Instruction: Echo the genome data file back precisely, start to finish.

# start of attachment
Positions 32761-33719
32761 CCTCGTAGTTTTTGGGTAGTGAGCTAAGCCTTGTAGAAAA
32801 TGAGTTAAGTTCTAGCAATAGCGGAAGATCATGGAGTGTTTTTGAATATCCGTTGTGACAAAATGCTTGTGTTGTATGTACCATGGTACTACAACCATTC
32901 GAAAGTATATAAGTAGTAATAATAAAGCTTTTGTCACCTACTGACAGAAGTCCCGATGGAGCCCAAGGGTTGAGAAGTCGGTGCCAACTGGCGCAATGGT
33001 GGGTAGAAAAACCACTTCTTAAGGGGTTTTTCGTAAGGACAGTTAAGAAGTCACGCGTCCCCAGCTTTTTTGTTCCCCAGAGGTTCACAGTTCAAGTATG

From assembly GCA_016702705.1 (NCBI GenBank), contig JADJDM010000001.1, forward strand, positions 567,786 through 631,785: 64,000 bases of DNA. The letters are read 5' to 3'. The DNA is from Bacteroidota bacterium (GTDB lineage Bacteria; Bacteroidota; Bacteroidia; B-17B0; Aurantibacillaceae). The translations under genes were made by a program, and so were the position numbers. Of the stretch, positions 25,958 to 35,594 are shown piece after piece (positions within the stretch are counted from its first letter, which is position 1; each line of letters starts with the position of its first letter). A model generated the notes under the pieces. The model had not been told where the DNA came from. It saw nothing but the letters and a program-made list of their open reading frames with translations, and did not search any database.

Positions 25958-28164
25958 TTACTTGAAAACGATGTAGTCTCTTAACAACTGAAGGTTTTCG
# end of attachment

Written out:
Positions 32761-33719
32761 CCTCGTAGTTTTTGGGTAGTGAGCTAAGCCTTGTAGAAAA
32801 TGAGTTAAGTTCTAGCAATAGCGGAAGATCATGGAGTGTTTTTGAATATCCGTTGTGACAAAATGCTTGTGTTGTATGTACCATGGTACTACAACCATTC
32901 GAAAGTATATAAGTAGTAATAATAAAGCTTTTGTCACCTACTGACAGAAGTCCCGATGGAGCCCAAGGGTTGAGAAGTCGGTGCCAACTGGCGCAATGGT
33001 GGGTAGAAAAACCACTTCTTAAGGGGTTTTTCGTAAGGACAGTTAAGAAGTCACGCGTCCCCAGCTTTTTTGTTCCCCAGAGGTTCACAGTTCAAGTATG

From assembly GCA_016702705.1 (NCBI GenBank), contig JADJDM010000001.1, forward strand, positions 567,786 through 631,785: 64,000 bases of DNA. The letters are read 5' to 3'. The DNA is from Bacteroidota bacterium (GTDB lineage Bacteria; Bacteroidota; Bacteroidia; B-17B0; Aurantibacillaceae). The translations under genes were made by a program, and so were the position numbers. Of the stretch, positions 25,958 to 35,594 are shown piece after piece (positions within the stretch are counted from its first letter, which is position 1; each line of letters starts with the position of its first letter). A model generated the notes under the pieces. The model had not been told where the DNA came from. It saw nothing but the letters and a program-made list of their open reading frames with translations, and did not search any database.

Positions 25958-28164
25958 TTACTTGAAAACGATGTAGTCTCTTAACAACTGAAGGTTTTCG